A photo of The Best Wine & Food Tasting Tours in Spain.

wine tasting tours and winery visits

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Why Visit Spain?

Viva España! The land of fiestas and Flamenco; stunning beaches and majestic mountains; tapas and a plethora of highly acclaimed wines. Spain is the third biggest wine producing nation in the world (behind France and Italy), and boasts the world’s largest area of vineyard plantings (nearly 3 million acres). There is no better destination for a wine tasting holiday.   

Spain produces a wonderous diversity of wine. From the heady, old world style wines of Rioja to lively, aromatic Galician whites; sparkling Cava to fortified Sherry. As you travel through the wine producing regions of Priorat, Ribera del Duero and the world-renowned Rioja you will quickly discover that no two Spanish wine tasting experiences are the same. 

A visit to Spain is not complete without experiencing tapas: going from bar to bar, snacking on mouth-watering, gastronomic creations. Learn more about this culinary tradition and how to navigate the local food scene on a tapas tasting tour. However, there’s more to Spanish cuisine than tapas and paella. The country is renowned for its jamón (cured ham) and fresh seafood and is the top producer of olive oil. Delicious foodie experiences are to be found around every corner!

It’s easy (and extremely enjoyable) to while away warm Spanish evenings drinking wine and eating tapas. In between wine tasting tours and gourmet experiences take time to explore the country’s diverse landscapes, delve into the fascinating Moorish history, visit one of the plentiful UNESCO World Heritage Sites and enjoy some R&R on the beautiful beaches.  

Plan Your Visit

Best Known Grapes

Almost half of Spain’s total vineyard area is planted with just two grape varieties: the pale skinned grape of Airen and the red grape Tempranillo. Bobal, Garnacha (Grenache) and Viura (Macabeo) are also widely planted. And the thick skinned Albarino grape dominates in the region of Rias Baixas. Long overlooked indigenous varieties are increasing in popularity amongst new producers...watch this space! 
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Best time to visit

Spain is synonymous with sunshine and enjoys a predominantly dry climate, so can be enjoyed year-round. However, the best time of year to visit Spain on a wine and food tasting holiday is during the spring months of April, May and June, and the autumn months of September and October. During these months, the weather is most favourable and there are lighter crowds.  Summer temperatures can get quite hot, particularly in the south of the country and there is an influx of tourists heading for the popular beach resorts. Although the north of the country is not as busy or humid. During the winter months, temperatures remain relatively mild in the south, whilst the north of the country is cooler and experiences rain.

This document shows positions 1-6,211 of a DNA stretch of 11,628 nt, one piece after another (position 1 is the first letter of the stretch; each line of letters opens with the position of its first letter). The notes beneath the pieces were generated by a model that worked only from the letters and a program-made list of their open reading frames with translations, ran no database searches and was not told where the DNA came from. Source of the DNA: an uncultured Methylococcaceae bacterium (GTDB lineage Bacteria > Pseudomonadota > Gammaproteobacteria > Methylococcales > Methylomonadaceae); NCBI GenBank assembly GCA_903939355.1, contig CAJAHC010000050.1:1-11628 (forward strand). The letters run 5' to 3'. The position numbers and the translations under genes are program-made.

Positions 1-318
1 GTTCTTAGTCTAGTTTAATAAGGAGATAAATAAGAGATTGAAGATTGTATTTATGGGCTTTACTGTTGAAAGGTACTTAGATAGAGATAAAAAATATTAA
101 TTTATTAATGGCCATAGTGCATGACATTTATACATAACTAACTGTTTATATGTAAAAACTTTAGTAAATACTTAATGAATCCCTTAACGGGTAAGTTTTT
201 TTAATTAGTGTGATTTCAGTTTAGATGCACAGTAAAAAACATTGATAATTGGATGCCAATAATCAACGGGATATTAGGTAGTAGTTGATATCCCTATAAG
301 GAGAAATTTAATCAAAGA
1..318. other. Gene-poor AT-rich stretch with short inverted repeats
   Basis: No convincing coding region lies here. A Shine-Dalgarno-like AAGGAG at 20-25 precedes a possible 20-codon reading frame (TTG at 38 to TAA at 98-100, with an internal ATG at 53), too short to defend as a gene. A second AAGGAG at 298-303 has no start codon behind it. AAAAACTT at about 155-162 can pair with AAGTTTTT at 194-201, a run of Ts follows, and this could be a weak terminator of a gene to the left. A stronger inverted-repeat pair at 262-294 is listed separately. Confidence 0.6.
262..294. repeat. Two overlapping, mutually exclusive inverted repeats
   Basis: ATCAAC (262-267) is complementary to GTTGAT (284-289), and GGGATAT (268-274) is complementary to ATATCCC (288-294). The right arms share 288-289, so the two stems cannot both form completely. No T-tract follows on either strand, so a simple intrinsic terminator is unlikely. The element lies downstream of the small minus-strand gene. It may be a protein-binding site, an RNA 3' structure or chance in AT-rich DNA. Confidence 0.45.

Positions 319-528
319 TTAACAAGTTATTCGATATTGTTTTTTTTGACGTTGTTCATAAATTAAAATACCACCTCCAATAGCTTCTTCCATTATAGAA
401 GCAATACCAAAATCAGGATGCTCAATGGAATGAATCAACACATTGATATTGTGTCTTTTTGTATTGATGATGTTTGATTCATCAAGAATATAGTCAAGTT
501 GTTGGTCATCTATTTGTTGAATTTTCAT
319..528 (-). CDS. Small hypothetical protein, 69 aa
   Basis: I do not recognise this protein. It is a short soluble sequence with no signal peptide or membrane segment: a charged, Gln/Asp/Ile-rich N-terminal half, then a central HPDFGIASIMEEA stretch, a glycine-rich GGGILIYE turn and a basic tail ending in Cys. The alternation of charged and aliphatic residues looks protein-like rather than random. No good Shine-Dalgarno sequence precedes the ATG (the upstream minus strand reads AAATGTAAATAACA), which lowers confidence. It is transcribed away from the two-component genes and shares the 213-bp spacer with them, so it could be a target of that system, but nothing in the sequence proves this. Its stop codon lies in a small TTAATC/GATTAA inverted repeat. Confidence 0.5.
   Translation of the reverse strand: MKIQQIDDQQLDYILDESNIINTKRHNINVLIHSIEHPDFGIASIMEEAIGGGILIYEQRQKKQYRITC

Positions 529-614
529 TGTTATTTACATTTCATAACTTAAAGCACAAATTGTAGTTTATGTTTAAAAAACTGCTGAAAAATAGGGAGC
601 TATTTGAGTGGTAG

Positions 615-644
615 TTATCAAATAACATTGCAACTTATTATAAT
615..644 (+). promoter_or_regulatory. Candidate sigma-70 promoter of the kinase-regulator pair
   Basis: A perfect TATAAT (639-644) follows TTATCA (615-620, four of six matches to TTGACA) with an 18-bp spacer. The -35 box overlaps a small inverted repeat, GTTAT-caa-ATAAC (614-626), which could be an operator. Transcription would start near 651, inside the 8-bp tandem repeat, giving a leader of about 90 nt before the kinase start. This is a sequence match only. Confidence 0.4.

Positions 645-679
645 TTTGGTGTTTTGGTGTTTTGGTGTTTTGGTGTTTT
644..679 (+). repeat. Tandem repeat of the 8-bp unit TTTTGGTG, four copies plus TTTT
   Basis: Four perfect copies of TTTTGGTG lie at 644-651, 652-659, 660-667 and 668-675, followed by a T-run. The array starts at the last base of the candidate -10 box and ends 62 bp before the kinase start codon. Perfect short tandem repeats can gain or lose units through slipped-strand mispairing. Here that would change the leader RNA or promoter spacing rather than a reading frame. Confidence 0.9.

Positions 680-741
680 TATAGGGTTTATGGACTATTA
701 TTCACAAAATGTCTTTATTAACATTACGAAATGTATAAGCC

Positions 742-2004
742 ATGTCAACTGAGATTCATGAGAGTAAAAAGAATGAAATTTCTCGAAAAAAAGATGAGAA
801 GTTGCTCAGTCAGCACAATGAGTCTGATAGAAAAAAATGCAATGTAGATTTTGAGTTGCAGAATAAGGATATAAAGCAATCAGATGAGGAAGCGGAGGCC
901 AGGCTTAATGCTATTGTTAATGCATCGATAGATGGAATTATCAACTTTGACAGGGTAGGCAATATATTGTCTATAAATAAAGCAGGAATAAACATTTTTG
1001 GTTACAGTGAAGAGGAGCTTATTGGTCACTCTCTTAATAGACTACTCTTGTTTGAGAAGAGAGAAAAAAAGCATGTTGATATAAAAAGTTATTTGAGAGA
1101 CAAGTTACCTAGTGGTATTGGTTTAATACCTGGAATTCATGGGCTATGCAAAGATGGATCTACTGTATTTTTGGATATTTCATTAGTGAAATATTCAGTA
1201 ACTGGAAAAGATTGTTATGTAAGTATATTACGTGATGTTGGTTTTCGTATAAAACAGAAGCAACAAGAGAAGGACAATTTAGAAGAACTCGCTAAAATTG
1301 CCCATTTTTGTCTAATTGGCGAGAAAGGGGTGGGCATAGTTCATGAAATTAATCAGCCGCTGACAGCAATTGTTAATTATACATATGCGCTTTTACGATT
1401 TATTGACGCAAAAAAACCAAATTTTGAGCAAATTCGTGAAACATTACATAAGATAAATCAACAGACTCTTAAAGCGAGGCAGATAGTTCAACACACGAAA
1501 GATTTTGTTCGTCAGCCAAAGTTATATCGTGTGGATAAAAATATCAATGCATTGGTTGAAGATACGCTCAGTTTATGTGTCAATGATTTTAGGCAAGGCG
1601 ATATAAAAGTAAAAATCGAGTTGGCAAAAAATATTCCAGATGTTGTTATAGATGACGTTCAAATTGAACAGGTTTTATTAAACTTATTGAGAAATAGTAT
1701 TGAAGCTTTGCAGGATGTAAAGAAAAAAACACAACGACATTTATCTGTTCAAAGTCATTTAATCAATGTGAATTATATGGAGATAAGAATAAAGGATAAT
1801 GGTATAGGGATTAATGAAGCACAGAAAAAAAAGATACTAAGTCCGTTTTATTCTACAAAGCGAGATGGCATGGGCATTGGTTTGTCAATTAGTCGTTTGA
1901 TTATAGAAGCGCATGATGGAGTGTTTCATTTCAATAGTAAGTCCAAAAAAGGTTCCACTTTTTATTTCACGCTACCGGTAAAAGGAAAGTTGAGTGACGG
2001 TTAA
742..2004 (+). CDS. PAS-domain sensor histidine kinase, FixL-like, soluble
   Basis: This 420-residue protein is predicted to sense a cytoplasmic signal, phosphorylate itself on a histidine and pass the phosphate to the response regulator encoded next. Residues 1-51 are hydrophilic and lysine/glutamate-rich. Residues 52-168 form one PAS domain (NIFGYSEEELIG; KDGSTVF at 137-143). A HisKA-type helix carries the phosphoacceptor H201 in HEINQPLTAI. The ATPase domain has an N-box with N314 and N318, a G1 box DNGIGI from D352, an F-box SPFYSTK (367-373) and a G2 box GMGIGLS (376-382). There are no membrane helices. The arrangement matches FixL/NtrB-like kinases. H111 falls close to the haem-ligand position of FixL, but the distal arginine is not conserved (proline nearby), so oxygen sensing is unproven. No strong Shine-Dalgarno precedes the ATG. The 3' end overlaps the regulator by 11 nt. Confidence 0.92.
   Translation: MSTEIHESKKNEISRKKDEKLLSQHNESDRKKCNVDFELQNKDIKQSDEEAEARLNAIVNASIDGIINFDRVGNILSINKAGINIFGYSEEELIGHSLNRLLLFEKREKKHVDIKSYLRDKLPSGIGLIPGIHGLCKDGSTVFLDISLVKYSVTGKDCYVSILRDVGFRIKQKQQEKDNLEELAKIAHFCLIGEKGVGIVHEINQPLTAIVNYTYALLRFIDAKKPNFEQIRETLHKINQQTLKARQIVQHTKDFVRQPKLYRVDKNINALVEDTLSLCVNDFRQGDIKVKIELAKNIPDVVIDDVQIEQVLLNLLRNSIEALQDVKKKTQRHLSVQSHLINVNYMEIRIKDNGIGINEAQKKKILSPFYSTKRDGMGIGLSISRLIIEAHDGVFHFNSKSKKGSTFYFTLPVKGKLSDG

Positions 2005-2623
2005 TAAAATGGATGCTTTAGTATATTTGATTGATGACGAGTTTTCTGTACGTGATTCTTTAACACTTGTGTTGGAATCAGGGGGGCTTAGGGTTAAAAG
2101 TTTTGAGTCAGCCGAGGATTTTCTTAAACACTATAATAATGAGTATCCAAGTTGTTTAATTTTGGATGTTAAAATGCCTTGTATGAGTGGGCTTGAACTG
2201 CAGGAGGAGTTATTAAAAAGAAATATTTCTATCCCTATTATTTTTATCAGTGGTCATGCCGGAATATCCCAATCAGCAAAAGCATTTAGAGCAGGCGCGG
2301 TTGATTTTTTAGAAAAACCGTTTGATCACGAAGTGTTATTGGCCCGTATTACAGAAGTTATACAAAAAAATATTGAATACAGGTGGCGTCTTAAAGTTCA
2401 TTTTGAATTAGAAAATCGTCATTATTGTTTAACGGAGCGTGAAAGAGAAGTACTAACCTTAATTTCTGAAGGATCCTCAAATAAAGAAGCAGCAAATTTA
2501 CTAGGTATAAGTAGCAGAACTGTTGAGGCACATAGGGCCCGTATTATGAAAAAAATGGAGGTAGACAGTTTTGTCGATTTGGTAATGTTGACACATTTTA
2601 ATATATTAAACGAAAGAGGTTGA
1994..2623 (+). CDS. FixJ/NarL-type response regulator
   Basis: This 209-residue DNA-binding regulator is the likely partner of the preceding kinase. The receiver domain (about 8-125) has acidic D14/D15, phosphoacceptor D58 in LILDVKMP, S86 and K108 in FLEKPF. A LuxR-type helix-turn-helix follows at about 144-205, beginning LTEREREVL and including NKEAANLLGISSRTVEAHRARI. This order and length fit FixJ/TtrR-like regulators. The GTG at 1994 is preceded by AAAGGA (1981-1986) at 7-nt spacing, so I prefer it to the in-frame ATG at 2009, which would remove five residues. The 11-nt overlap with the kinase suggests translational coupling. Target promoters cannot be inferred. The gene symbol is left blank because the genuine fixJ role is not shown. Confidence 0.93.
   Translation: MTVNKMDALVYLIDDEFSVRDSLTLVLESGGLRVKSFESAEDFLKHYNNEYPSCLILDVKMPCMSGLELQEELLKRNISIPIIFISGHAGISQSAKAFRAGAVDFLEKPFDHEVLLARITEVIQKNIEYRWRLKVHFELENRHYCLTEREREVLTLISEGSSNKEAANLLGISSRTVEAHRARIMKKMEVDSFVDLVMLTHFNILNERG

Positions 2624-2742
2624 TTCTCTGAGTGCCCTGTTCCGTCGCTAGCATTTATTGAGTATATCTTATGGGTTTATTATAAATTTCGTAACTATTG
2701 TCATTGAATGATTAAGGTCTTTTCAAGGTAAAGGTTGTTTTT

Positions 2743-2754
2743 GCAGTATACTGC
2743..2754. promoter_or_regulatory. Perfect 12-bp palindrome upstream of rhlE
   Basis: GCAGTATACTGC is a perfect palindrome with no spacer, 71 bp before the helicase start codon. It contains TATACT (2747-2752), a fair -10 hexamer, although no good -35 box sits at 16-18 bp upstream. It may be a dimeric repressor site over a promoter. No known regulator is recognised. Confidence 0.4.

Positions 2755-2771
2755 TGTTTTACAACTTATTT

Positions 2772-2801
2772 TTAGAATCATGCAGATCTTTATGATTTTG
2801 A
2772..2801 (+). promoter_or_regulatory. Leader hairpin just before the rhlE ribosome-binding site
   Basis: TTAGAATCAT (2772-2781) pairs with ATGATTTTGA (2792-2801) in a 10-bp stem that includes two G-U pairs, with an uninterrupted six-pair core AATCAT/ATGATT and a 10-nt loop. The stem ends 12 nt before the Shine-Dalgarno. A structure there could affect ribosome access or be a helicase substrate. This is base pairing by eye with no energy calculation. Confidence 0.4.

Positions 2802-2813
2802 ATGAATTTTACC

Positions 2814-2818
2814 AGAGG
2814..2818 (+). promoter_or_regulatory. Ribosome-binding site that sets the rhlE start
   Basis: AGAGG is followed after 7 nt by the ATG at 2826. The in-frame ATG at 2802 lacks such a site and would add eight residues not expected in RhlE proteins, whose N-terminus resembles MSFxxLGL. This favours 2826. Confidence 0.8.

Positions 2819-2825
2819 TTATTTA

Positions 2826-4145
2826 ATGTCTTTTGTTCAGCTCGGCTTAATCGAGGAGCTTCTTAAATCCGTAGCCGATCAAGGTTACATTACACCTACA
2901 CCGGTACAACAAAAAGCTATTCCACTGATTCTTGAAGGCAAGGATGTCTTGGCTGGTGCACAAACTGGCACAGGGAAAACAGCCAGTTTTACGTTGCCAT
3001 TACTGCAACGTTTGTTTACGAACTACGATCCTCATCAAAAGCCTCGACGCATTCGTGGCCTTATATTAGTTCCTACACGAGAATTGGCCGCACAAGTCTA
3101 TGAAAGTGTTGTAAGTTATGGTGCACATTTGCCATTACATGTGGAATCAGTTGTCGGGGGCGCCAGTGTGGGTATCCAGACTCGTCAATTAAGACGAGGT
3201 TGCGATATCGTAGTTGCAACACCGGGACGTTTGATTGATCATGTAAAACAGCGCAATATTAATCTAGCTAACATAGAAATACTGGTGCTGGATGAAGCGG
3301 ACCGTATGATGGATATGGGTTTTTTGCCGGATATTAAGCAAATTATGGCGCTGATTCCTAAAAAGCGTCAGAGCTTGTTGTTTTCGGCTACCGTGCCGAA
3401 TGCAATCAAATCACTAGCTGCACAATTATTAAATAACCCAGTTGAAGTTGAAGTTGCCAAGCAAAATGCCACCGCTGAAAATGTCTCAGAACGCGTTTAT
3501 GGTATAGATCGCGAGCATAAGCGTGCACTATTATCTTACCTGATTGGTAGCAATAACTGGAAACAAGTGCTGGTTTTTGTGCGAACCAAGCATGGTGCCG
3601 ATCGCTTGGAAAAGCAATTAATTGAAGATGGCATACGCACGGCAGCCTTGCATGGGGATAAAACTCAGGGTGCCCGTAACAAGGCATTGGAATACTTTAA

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How long to stay

Spain has a bountiful array of cultural and natural highlights and an abundance of wine and food tasting opportunities. There is plenty to keep you occupied no matter how short or long your stay! A long weekend city break to Barcelona, Seville or Madrid will give you a teasing taster of the local cuisine on a tapas tour and time to sample the wines of the region. But we guarantee it will leave you wanting to return! If you can spare 7 days, you can delve deeper into the wines of Rioja; enjoy a gastronomic journey through Andalucía and venture into the hidden corners of Galicia.  On a two-week holiday you’ll have time to visit two or three of the country’s wine producing regions and compare their unique characteristics, or intersperse tapas tasting and wine drinking with some R&R on the beach.  
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How to get there

Most Spanish airports have flight connections to major cities all over the world. The airports with the most international flight connections include Madrid, Barcelona, Palma de Mallorca, and Malaga. In turn, the airports are connected to an extensive transport network, taking you to your final destination by train, taxi, bus, or metro. The closest airport to the wine producing region of La Rioja is Logroño–Agoncillo Airport, however there are alternative airports with efficient onward connections. One example is to arrive at Bilbao Airport and take the train to Haro (a journey of just over 3 hours). An international train network connects the major Spanish cities of Barcelona, Madrid, San Sebastian, Irun, and Vigo with the cities of Lisbon and Porto in Portugal and the cities of Marseille, Paris, Lyon, and Toulouse in France. Spain also boasts an extensive domestic network of comfortable, high speed trains.  
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Top Wine Regions in Spain

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